[Show abstract] [Hide abstract] ABSTRACT: The enzyme complex γ-secretase generates amyloid β-peptide (Aβ), a 37–43-residue peptide associated with Alzheimer disease (AD). Mutations in presenilin 1 (PS1), the catalytical subunit of γ-secretase, result in familial AD (FAD). A unifying theme among FAD mutations is an alteration in the ratio Aβ species produced (the Aβ42/Aβ40 ratio), but the molecular mechanisms responsible remain elusive. In this report we have studied the impact of several different PS1 FAD mutations on the integration of selected PS1 transmembrane domains and on PS1 active site conformation, and whether any effects translate to a particular amyloid precursor protein (APP) processing phenotype. Most mutations studied caused an increase in the Aβ42/Aβ40 ratio, but via different mechanisms. The mutations that caused a particular large increase in the Aβ42/Aβ40 ratio did also display an impaired APP intracellular domain (AICD) formation and a lower total Aβ production. Interestingly, seven mutations close to the catalytic site caused a severely impaired integration of proximal transmembrane/hydrophobic sequences into the membrane. This structural defect did not correlate to a particular APP processing phenotype. Six selected FAD mutations, all of which exhibited different APP processing profiles and impact on PS1 transmembrane domain integration, were found to display an altered active site conformation. Combined, our data suggest that FAD mutations affect the PS1 structure and active site differently, resulting in several complex APP processing phenotypes, where the most aggressive mutations in terms of increased Aβ42/Aβ40 ratio are associated with a decrease in total γ-secretase activity.
    Full-text · Article · Dec 2014
    • "However, other substrates, including Notch, N-cadherin and ErbB4, link csecretase activities to development, cancer and immunity (De Strooper and Annaert, 2010; Selkoe and Wolfe, 2007). Presenilin 1 (PS1), nicastrin (NCT), presenilin enhancer 2 (PEN-2) and anterior pharynx defective 1A (APH-1A) assemble in a tetrameric complex (Fig. 1A) (De Strooper, 2003) and PS1 autoproteolysis results in an active pentameric c-secretase (Thinakaran et al., 1996), in which the catalytic center is structured at the interface between the N-terminal and the Cterminal fragments of PS1 (NTF and CTF respectively) (Esler et al., 2000; Li et al., 2013; Li et al., 2000; Wolfe et al., 1999) and connected to the intracellular aqueous environment (Sato et al., 2006; Tolia et al., 2006). NCT, a type 1 integral membrane glycoprotein, plays a crucial role in complex maturation and stabilization (Gutiérrez et al., 2008) and might be involved in substrate binding (Shah et al., 2005; Zhang et al., 2012), although this is debated (Chávez-Gutiérrez et al., 2008). "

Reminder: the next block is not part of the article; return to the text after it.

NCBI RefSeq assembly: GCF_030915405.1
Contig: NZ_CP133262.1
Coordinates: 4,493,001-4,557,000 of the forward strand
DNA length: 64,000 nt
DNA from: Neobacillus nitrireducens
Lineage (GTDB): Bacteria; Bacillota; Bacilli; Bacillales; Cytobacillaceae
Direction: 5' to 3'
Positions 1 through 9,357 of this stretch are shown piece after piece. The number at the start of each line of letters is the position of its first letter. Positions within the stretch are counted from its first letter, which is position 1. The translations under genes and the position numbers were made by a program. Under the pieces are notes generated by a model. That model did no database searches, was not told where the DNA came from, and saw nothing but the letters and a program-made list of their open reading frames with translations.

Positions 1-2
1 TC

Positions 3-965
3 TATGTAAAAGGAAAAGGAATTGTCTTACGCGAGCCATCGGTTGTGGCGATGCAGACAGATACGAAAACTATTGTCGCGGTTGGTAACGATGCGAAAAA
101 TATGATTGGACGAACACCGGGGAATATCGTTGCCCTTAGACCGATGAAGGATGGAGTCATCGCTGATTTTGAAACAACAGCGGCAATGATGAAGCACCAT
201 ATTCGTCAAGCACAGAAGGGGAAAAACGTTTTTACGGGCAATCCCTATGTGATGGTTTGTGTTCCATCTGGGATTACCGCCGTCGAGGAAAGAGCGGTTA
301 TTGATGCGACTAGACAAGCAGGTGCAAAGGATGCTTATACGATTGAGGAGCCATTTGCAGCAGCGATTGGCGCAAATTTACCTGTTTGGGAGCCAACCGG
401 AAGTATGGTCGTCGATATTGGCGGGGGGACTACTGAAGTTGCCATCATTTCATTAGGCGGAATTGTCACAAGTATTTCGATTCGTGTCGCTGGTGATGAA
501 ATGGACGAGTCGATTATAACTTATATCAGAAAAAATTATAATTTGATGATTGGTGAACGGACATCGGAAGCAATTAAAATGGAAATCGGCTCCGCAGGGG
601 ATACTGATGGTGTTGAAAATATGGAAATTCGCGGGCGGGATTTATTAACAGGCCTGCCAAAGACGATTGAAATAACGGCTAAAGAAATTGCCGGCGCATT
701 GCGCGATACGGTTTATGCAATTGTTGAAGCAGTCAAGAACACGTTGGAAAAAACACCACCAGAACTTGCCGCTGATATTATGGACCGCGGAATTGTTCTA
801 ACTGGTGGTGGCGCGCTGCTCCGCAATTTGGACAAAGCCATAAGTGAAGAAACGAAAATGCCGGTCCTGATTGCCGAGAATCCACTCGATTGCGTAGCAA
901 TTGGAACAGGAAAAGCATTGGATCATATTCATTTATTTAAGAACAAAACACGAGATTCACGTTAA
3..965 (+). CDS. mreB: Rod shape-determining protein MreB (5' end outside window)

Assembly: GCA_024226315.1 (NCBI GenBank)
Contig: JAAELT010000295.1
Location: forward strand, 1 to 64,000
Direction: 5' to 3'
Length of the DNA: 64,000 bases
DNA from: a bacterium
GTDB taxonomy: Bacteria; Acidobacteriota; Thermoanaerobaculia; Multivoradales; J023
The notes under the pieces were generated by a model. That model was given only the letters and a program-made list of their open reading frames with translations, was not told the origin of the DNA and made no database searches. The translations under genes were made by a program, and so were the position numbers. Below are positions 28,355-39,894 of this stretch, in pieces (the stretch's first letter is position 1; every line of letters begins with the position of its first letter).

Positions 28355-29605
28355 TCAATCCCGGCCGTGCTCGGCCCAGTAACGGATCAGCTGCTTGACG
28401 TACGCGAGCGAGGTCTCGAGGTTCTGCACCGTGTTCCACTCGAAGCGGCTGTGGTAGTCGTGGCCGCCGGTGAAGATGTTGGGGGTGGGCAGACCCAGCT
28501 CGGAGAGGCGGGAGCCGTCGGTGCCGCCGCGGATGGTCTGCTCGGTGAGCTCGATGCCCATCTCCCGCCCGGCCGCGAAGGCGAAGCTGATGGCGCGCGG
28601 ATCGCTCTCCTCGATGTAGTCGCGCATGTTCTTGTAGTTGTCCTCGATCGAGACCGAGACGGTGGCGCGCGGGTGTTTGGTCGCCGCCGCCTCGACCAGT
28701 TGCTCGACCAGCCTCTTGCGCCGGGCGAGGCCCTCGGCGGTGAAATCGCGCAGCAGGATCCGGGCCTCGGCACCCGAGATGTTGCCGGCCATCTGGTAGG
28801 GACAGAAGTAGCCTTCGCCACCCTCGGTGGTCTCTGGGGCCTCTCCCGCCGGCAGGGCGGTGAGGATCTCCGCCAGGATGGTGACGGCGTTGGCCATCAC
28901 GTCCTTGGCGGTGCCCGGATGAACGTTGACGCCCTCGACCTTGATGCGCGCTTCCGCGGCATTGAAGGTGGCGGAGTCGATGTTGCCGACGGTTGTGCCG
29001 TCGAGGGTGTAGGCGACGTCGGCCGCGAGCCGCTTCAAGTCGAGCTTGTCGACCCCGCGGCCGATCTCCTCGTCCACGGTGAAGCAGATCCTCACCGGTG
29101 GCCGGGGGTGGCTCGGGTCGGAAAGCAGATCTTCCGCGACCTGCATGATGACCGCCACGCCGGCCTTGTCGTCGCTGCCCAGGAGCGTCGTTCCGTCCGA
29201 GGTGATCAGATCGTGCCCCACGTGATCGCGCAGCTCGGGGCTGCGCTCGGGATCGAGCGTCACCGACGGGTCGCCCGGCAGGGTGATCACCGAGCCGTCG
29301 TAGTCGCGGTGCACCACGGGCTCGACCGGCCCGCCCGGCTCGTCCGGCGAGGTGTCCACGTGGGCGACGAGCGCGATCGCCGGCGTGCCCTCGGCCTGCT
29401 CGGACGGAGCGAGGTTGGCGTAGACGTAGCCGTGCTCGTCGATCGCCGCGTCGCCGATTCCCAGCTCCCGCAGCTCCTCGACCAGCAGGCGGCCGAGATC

[Show abstract] [Hide abstract] ABSTRACT: The structure and function of the γ-secretase proteases are of vast interest because of their critical roles in cellular and disease processes. We established a novel purification protocol for γ-secretase complex that involves a conformation and complex-specific nanobody, yielding highly pure and active enzyme. Using single particle electron microscopy, we analyzed the γ-secretase structure and its conformational variability. Under steady state conditions the complex adopts three major conformations, which are different in overall compactness and relative position of the nicastrin ectodomain. Occupancy of the active or substrate binding sites by inhibitors differentially stabilize sub-populations of particles with compact conformations, whereas a Familial Alzheimer Disease-linked mutation results in enrichment of extended-conformation complexes with increased flexibility. Our study presents the γ-secretase complex as a dynamic population of inter-converting conformations, involving rearrangements at the nanometer scale and high level of structural interdependence between subunits. The fact that protease inhibition or clinical mutations, which affect Aβ generation, enrich for particular subpopulations of conformers indicates the functional relevance of the observed dynamic changes, which are likely instrumental for highly allosteric behavior of the enzyme.
    Full-text · Article · Dec 2014